Simon’s Fund providing free heart screenings to students


Megan Byles

In 2004, Simon Sudman was born with an unknown heart defect called long QT syndrome. After just three months of his life, he was one of thousands of children to die from it in 2005. It was recommended that the rest of his family get heart screenings, and the results revealed that Phyllis Sudman, Simon’s mother, also had the condition.
That inspired the Sudmans to create Simon’s Fund, an organization that provides free heart screenings to students. They do this in order to raise awareness for sudden cardiac arrest conditions, which kill thousands of people every year. The organization is located in the Philadelphia area, but have special opportunities to come to places, like here and NCAA Final Four the past four years. They also host awareness events, 5K’s and galas, “We have gone to the final four for the last four years to do heart screenings in those cities to help raise awareness for the cause, and turns out the group that’s highest risk of experiencing sudden cardiac arrest are African American NCAA basketball players,” Simon’s Fund Co-Founder, Executive Director, and Simon’s dad, Darren Sudman said.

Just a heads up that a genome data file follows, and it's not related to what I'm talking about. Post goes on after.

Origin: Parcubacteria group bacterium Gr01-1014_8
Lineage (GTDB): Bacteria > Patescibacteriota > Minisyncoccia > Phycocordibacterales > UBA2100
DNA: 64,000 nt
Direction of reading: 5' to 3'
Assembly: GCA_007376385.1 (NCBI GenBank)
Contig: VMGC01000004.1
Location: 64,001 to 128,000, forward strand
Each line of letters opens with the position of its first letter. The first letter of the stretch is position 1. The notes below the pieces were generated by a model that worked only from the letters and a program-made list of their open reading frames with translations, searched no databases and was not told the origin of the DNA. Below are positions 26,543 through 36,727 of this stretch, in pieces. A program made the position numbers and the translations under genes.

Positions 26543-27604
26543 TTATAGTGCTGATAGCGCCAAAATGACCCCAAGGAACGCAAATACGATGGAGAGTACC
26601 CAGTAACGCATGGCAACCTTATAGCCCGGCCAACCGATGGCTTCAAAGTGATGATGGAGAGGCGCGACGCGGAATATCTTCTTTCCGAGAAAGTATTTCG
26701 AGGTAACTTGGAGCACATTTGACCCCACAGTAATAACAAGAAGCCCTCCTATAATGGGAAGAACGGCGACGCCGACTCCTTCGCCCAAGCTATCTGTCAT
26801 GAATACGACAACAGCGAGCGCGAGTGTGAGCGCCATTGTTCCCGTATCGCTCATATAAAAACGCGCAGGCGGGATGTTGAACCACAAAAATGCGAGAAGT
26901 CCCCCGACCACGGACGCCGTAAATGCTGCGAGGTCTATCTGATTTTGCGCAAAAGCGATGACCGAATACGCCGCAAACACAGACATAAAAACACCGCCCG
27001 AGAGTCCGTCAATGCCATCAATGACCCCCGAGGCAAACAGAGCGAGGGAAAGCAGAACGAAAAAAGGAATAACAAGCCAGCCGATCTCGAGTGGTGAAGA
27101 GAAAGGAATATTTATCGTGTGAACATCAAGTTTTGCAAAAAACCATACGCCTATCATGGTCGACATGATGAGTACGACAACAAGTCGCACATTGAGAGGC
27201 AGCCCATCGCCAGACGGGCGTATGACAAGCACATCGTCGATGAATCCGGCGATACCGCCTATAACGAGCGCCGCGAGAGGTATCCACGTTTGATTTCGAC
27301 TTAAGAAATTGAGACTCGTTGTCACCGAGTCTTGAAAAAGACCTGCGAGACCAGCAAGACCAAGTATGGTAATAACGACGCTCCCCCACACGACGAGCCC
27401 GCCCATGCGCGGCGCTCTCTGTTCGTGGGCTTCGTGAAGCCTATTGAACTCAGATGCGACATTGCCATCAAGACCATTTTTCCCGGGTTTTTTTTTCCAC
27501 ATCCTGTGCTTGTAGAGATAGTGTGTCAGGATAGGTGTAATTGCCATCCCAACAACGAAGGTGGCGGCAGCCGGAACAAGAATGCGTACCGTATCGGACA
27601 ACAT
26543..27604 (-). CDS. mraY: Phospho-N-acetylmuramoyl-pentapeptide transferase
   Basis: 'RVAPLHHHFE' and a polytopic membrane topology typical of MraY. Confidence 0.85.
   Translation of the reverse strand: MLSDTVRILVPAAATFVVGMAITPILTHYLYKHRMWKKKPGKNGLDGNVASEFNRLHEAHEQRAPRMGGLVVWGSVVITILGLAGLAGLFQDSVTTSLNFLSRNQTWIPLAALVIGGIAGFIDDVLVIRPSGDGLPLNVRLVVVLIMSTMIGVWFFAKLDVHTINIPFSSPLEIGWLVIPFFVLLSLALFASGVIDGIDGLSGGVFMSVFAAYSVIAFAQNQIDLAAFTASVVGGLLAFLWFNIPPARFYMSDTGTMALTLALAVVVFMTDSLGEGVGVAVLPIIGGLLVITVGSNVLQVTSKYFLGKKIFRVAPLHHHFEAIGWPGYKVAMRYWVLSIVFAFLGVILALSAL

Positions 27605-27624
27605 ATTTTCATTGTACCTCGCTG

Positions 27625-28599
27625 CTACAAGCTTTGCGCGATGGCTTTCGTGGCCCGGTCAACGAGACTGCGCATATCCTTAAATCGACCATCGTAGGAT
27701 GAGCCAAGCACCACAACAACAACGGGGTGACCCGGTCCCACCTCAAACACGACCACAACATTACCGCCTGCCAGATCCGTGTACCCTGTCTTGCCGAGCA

Simon’s Fund is considered to be a pay it forward organization. The screenings are free, but they usually raise over $1,000 at each screening event. The way it works is that usually whoever donates first is paying for the next person to be screened. Simon’s Fund is a non-profit, but has fundraisers and other events but also will “raise between $1,000 and $2,000 at heart screenings,” Sudman said.
Free youth heart screenings will be available by online sign up, and done on Mar. 4. Maryland is not one of the usual places that Simon’s Fund travels to, but co-founders Phyllis and Darren Sudman have a lot of connections and friends who live here, that have contact with the school, and reached out to the school to set it up for them. Simon’s Fund is an easy, free way to alert students of the severity of unrecognizable conditions, like the one Simon had, and can tell whether or not they have life threatening condition. They have screened over 14,000 kids and helped around 100 discover unknown heart conditions. “It’s really nice what they do, because most people wouldn’t think to randomly get their hearts checked but when your school offers it for free I guess you shouldn’t pass something like that up,” freshman Bailey Goldstein said.
Simon’s Fund has worked and achieved passing legislation in 11 states that support student athletes and make heart screenings a routine, regular necessity for athletes around the country. Conditions like these can go unknown, and shouldn’t, so having a heart screening done is a smart and easy thing to do. Symptoms are not always obvious, and can sometimes be symptoms of other non life-threatening illnesses, like dehydration, “symptoms like fainting during exercise or extreme shortness of breath,” Sudman said.

Emily Eichberg

Staff Writer